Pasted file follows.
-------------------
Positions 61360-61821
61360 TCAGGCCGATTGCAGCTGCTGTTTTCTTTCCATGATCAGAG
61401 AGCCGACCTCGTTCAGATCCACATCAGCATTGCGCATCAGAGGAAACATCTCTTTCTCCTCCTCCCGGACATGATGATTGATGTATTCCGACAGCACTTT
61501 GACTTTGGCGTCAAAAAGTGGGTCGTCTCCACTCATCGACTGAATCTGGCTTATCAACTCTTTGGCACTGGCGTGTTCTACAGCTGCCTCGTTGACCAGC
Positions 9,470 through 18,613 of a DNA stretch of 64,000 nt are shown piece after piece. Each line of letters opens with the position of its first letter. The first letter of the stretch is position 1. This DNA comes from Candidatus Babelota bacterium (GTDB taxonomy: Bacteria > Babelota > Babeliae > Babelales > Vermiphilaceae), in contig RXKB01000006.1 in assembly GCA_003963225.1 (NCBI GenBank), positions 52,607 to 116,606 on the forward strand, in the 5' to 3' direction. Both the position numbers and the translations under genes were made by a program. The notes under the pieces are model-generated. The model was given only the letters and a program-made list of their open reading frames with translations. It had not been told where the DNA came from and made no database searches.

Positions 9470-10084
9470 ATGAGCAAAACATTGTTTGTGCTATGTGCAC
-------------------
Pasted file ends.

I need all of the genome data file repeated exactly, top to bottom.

Positions 61360-61821
61360 TCAGGCCGATTGCAGCTGCTGTTTTCTTTCCATGATCAGAG
61401 AGCCGACCTCGTTCAGATCCACATCAGCATTGCGCATCAGAGGAAACATCTCTTTCTCCTCCTCCCGGACATGATGATTGATGTATTCCGACAGCACTTT
61501 GACTTTGGCGTCAAAAAGTGGGTCGTCTCCACTCATCGACTGAATCTGGCTTATCAACTCTTTGGCACTGGCGTGTTCTACAGCTGCCTCGTTGACCAGC
Positions 9,470 through 18,613 of a DNA stretch of 64,000 nt are shown piece after piece. Each line of letters opens with the position of its first letter. The first letter of the stretch is position 1. This DNA comes from Candidatus Babelota bacterium (GTDB taxonomy: Bacteria > Babelota > Babeliae > Babelales > Vermiphilaceae), in contig RXKB01000006.1 in assembly GCA_003963225.1 (NCBI GenBank), positions 52,607 to 116,606 on the forward strand, in the 5' to 3' direction. Both the position numbers and the translations under genes were made by a program. The notes under the pieces are model-generated. The model was given only the letters and a program-made list of their open reading frames with translations. It had not been told where the DNA came from and made no database searches.

Positions 9470-10084
9470 ATGAGCAAAACATTGTTTGTGCTATGTGCAC